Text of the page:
Maintaining active social ties also plays a significant role in preventing dementia and AD. A Lancet Neurology Study reports that an active and socially integrated lifestyle in old age can help fight dementia and AD.
These are some productive ways you can enjoy an active social life:
Find a Shared Hobby With Your Partner or Friends:
Whether it is fishing or yoga or art, there are many new and exciting hobbies you can try your hand at, along with your partner and/or your friends and family.
Get Involved With a Volunteer Group:
Not only will doing this fuel your philanthropic interests but will also help you bond with like-minded people with whom you can build a strong connection with.
Other activities like going to movies, picnics, games and museums with your family and friends can also make a positive difference in your life.
4. Stimulate Your Mind
One of the most effective ways to prevent Alzheimer's is to keep your grey matter ticking. Participating in mentally stimulating activities like problem-solving, communication, and thinking are great ways to improve your cognitive health.
These are some mentally stimulating activities you should engage in:
Pick up a New Skill:
From learning a new cuisine to learning a new language, there is a multitude of skills you can aim at developing. Challenge yourself and your capabilities.
Play Mentally Stimulating Games:
Games like scrabble, crosswords, Sudoku, and other board games also stimulate mental alertness. They act like a workout, but for your brain.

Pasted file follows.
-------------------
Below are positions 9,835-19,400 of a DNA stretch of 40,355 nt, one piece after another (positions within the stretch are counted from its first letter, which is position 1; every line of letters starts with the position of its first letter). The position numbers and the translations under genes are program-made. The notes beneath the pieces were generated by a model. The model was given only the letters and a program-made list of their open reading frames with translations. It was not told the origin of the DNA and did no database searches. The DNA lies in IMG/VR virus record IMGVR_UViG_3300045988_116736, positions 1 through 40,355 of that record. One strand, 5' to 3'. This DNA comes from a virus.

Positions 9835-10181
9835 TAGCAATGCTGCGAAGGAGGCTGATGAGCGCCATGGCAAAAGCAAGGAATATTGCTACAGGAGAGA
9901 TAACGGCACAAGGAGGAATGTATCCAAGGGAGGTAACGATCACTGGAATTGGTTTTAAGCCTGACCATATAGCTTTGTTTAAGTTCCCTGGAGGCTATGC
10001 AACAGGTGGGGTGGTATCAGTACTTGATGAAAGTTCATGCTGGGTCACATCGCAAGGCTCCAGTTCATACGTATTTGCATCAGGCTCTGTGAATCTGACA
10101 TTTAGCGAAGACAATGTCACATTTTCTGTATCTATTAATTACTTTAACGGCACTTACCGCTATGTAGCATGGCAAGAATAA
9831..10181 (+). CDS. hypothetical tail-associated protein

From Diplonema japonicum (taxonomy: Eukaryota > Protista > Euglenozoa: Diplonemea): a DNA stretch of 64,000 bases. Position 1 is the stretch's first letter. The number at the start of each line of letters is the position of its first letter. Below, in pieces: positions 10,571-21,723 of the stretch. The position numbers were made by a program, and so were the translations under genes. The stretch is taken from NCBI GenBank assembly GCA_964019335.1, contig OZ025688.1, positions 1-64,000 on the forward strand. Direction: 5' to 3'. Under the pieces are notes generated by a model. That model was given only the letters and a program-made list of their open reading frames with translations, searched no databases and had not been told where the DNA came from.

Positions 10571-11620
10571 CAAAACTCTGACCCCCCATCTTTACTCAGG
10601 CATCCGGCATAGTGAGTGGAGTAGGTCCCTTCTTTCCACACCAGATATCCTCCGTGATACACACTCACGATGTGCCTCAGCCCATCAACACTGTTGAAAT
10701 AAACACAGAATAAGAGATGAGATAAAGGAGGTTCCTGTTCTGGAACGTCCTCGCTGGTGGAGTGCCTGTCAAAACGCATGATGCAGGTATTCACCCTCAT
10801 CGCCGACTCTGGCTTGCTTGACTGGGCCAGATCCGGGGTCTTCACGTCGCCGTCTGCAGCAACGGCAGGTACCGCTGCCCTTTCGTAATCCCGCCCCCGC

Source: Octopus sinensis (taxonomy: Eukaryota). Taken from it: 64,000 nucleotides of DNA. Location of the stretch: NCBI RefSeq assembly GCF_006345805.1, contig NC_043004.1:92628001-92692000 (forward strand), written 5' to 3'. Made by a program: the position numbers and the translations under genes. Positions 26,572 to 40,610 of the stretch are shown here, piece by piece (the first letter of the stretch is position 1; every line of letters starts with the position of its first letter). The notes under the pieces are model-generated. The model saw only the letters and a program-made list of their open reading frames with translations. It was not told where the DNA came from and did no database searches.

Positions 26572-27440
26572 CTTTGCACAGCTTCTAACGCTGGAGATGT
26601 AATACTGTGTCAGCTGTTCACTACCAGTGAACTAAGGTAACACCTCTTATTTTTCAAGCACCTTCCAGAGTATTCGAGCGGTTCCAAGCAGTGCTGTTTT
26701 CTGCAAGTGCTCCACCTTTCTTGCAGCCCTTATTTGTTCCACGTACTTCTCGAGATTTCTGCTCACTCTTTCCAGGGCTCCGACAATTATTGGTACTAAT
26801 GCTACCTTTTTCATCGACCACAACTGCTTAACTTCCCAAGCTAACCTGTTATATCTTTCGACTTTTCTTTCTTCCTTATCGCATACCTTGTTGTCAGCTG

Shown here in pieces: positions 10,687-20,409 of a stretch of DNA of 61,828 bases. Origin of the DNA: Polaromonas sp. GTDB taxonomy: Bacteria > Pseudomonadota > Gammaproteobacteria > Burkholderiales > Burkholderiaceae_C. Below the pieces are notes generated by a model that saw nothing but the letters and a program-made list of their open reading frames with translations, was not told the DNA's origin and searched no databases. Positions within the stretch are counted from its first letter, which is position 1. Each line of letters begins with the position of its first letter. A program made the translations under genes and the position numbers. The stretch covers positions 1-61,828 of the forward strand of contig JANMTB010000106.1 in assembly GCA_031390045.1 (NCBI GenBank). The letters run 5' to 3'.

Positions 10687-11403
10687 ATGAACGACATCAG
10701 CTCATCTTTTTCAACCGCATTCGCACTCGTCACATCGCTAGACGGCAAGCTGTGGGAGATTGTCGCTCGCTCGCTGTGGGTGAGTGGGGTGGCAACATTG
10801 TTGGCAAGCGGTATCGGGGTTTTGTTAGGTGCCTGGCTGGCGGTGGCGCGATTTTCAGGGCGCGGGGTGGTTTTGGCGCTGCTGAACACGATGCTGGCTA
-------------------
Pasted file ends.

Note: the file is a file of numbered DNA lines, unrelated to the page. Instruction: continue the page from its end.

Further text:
Read Books and Newspapers:
Make sure you also engage in reading books and newspapers. Try questioning yourself about the people in the news and the characters in the books; do further research on topics that intrigue you. Most importantly, don’t allow your mind to be idle.
5. Keep Stress at Bay
Studies report that chronic stress is one of the biggest factors responsible for Alzheimer's disease. Keeping a calm state of mind, therefore, is important to shield yourself from the risk of AD.
Following are some activities to help lower stress levels:
Practice Calming Activities:
Activities like yoga, meditation, prayer and deep breathing can work wonders to calm you down and improve your mental and physical state.
Take Time out for Leisure:
Walking your dog, sitting in a park, cycling around the town, listening to your favorite music, basking in the sun - do take time out for the kind of activities that bring you happiness.
6. Get Proper Sleep
Multiple studies report that lack of sleep or disturbed sleep can increase the risk of Alzheimer's disease. On the contrary, an adequate sleep can have a rejuvenating impact on both, your physical and mental health.
Here are some tips that can help you sleep better:
Follow a Strict Sleep Schedule:
The more streamlined your sleep schedule is, the more in sync you circadian rhythm will be. Try as far as possible to stick to a schedule when it comes to sleeping.
Keep Your Atmosphere Sleep-Friendly:
Make sure the lights are turned out, your bed is comfortable, your room is cool, and there are no disturbances to hinder your sleep. Taking a warm bath infused with lavender essential oils can help slip you into slumber better. Avoid any use of technology, at least, half an hour before sleeping; a bedtime read is a better way to induce sleep instead.
These were some essential tips on Alzheimer's prevention. If your family has a history of AD and you wish to know more about this condition, sehat helps you to research and choose the best neurologist in Bangalore. Remember, prevention is better than cure.